1. Last week, Arnold Kling proposed an independent college grading service he calls "A Means A":
"A Means A solves the problem of credibility and comparability of grades in courses taught at different institutions of higher education. The innovation is to separate the grading process from other aspects of higher education. For any college-level course, A Means A will devise an appropriate exam and use independent professionals to grade the exam, according to transparent, standard criteria."
"The best way to eliminate grade inflation is to take professors out of the grading process: Replace them with professional evaluators who never meet the students, and who don't worry that students will punish harsh grades with poor reviews. That's the argument made by leaders of Western Governors University, which has hired 300 adjunct professors who do nothing but grade student work."
3. Tim Worstall writes at Forbes.com that Arnold Kling's college grading model already exists at the University of London:
2. Today's Chronicle of Higher Education
reports that Western Governors University in Utah is employing independent evaluators to grade students' work:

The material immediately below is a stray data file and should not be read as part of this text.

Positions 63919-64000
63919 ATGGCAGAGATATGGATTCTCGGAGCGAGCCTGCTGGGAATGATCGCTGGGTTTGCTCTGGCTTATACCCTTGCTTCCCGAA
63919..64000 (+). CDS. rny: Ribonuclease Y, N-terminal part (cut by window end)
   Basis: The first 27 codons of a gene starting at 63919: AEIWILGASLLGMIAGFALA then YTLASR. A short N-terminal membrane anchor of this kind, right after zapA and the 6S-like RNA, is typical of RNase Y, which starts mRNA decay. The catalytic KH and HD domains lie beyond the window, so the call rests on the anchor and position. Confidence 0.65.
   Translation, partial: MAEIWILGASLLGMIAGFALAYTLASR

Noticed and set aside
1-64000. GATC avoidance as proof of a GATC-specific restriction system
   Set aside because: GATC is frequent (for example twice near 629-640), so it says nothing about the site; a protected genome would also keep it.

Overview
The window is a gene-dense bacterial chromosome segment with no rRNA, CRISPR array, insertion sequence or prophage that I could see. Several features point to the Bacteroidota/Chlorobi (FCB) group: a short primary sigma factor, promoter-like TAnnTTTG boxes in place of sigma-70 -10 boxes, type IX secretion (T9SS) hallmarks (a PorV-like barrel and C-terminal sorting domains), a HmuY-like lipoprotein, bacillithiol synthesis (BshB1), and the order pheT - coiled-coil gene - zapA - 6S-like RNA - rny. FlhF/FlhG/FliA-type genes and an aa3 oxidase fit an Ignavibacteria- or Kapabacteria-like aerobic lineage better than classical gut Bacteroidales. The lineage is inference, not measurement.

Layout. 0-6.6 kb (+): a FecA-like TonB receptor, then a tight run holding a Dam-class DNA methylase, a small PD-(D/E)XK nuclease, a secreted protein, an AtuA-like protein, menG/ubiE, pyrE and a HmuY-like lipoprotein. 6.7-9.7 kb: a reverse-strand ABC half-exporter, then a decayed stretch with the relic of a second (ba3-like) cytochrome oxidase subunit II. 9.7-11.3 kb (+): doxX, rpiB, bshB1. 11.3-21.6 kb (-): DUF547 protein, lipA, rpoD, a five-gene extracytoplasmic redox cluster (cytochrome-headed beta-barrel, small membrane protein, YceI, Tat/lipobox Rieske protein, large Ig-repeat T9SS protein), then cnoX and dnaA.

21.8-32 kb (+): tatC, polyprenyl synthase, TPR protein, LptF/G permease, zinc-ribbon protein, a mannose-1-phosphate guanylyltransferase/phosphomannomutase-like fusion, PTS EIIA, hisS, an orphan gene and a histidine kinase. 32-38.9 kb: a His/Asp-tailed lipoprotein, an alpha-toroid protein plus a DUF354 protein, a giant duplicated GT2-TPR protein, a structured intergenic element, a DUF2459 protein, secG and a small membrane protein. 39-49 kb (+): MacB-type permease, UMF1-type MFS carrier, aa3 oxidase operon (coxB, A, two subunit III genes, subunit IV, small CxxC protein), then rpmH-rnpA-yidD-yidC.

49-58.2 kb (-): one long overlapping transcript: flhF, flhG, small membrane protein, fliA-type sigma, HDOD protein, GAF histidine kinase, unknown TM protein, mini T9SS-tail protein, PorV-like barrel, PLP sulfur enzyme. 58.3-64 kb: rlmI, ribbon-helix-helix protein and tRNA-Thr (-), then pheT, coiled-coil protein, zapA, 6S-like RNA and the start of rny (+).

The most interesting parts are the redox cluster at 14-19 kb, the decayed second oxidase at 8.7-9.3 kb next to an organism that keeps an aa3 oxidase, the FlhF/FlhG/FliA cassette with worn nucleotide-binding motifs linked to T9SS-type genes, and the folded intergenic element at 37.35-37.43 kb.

"No one “goes to” the University of London. You go to King’s College, the London School of Economics, the University College London, Queen Mary, etc. But everyone’s degree is one from the University of London: because that university exists exactly and precisely to provide the accreditation, the standards, for the component colleges."
4. Alex Tabarrok writes about "The Coming Education Revolution
" and highlights an upcoming online class on Artificial Intelligence
that will be offered for free
this fall at Stanford University, as one example of how the education market is moving towards superstar teachers who teach thousands of students online. Alex predicts:
"For superstars and strong researchers, life in the ivory tower remains good. But for most teachers the cushy life is gone; tenure is just a dream for a majority of university teachers, salaries are low and teaching requirements have risen."